Developing effective partnerships in reporting student achievement : making links between educative theory and schools reporting practices : a thesis presented as partial fulfilment of the requirements for the degree of Master of Educational Administration, Massey University, Albany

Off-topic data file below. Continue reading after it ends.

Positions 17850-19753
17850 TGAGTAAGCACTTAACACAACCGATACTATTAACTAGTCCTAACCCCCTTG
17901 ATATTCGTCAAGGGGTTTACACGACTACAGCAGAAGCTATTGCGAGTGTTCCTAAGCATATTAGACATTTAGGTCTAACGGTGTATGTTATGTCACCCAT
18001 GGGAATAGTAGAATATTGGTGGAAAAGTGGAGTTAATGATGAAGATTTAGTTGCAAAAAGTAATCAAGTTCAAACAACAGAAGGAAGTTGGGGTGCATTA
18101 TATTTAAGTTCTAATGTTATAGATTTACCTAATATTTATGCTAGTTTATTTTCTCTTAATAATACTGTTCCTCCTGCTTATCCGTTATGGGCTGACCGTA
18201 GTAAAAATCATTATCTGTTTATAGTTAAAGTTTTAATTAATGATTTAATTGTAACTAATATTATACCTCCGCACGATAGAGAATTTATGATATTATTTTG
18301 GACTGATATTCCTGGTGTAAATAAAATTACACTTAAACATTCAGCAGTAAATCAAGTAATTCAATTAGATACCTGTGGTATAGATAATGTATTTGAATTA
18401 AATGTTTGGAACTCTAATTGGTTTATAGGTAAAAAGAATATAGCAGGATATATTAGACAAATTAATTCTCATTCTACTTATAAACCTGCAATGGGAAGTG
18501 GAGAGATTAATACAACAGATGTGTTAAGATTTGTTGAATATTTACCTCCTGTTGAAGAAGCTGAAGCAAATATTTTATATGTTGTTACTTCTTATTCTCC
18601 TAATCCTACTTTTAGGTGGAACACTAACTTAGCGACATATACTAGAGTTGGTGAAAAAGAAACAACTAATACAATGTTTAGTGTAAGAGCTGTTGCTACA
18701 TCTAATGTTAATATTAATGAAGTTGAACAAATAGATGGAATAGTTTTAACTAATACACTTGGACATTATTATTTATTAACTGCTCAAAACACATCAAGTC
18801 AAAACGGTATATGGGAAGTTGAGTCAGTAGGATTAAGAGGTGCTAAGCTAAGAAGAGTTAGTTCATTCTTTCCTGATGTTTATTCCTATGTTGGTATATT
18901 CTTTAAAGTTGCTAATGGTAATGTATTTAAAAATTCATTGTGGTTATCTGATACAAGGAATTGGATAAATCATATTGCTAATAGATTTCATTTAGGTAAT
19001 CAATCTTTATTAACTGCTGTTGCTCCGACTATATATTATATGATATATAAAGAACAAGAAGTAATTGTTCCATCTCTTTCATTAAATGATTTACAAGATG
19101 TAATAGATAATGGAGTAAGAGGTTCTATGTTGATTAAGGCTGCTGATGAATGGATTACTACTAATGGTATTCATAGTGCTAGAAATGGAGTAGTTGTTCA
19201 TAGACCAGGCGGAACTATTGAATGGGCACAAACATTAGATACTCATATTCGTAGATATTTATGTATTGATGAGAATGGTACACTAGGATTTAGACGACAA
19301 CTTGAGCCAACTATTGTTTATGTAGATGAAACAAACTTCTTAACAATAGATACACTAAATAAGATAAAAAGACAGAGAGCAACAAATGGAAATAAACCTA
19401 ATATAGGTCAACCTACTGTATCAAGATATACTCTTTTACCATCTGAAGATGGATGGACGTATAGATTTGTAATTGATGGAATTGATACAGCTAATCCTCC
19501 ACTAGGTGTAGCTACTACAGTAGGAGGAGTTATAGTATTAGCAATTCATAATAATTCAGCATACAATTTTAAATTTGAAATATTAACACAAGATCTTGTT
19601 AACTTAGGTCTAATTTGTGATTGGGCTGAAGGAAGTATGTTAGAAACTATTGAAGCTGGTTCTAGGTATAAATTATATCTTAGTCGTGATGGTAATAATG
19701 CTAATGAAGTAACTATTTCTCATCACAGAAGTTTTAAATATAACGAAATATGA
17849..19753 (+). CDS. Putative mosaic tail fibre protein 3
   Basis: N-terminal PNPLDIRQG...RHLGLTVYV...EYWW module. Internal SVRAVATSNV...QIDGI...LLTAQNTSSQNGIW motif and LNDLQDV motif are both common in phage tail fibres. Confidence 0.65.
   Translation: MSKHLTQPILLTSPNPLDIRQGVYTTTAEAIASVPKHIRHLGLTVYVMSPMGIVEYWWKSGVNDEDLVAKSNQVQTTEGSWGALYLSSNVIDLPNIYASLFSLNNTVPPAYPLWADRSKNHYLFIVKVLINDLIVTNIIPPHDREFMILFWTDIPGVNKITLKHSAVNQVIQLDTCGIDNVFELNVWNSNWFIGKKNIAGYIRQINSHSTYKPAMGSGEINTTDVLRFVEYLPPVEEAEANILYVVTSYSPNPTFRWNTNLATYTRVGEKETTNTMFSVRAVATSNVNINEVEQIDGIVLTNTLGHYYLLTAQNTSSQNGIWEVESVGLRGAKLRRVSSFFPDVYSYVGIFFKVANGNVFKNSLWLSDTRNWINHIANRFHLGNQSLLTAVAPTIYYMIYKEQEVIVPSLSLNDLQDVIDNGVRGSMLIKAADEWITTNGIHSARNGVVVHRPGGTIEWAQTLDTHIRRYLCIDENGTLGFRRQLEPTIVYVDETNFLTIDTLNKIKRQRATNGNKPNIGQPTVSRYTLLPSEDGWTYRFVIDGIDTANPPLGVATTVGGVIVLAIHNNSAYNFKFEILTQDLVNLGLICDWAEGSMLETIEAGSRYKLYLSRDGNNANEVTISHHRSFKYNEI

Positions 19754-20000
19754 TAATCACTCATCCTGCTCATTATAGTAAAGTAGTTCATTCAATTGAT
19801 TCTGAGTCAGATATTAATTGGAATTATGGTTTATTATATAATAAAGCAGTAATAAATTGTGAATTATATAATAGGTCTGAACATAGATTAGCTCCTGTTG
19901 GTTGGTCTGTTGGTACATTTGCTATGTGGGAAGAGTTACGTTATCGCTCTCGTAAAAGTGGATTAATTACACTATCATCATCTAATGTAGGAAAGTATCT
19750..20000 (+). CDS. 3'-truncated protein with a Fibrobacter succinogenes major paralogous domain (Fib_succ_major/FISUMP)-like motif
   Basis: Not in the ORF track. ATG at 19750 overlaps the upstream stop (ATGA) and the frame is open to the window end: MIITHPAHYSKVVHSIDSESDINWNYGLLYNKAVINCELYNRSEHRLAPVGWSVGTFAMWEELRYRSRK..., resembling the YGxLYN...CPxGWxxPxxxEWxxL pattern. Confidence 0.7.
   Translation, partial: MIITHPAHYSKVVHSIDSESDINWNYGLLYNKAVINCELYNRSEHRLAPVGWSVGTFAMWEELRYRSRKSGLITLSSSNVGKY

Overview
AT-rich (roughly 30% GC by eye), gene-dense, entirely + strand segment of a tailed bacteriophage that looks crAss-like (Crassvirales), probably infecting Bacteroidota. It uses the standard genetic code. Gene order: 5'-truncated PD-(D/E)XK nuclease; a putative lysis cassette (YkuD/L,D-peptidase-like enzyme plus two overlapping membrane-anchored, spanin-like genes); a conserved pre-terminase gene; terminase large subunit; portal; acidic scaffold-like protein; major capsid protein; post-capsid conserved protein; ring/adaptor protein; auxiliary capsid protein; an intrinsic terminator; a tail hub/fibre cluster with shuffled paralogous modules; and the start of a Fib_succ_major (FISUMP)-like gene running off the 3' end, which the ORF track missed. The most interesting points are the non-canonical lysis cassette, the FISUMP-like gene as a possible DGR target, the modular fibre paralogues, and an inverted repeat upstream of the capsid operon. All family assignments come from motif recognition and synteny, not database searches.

This thesis examines how three participant schools reported the achievement of students to parents and the extent to which reporting practices reflected current educative theories and effective partnership. The understanding of parents and teachers of the process of the reporting practices, and how practice promoted or hindered educative partnerships between teachers and parents were examined. Over the past ten years schools, in New Zealand, have spent much time realigning their reporting practices to New Zealand national requirements, and the expectations of their school communities. This research examined what led schools to make their decisions about their reporting practices, comments on the effectiveness of current practices and draws conclusions based on the findings of the research. Evaluative case study was selected as the methodology for this study. The study is located within three school contexts and involves in-depth examination and analysis of teachers' and parents' perceptions about educative theory, partnership and reporting student achievement. The methodology used provided an opportunity to evaluate current practice, provide feedback to each participant school and allowed the cooperative development of recommendations for improving reporting processes. Issues and themes were identified as data were gathered. Exploration of emerging themes occurred throughout the data gathering phase. Data gathering strategies included parent and teacher questionnaires, individual interviews with senior leaders, teachers and parents and document analysis. That data revealed a number of themes in relation to educative theory, reporting and partnership. Initial themes included: important educational outcomes identified by parents and teachers, the purpose of reporting identified by parents and teachers, the type of information parents found helpful, the role of teacher-parent interviews, the desire of parents to be actively involved in their children's' learning, and the frequency and timing of personal contact between parents and teachers. This thesis concludes that each school had not directly linked their practices to educative theory or conditions for effective partnerships with parents. A key purpose identified by both parents and teachers was the support of parents in helping their children achieve, yet this key purpose was omitted from any documentation identifying purposes and, in many cases, from the implementation of reporting processes by teachers. A further conclusion is that the link between educative theories, the relationship of those theories to the reporting process and how effective links could be made to develop effective partnerships between teachers, parents and students is a significant area for future research.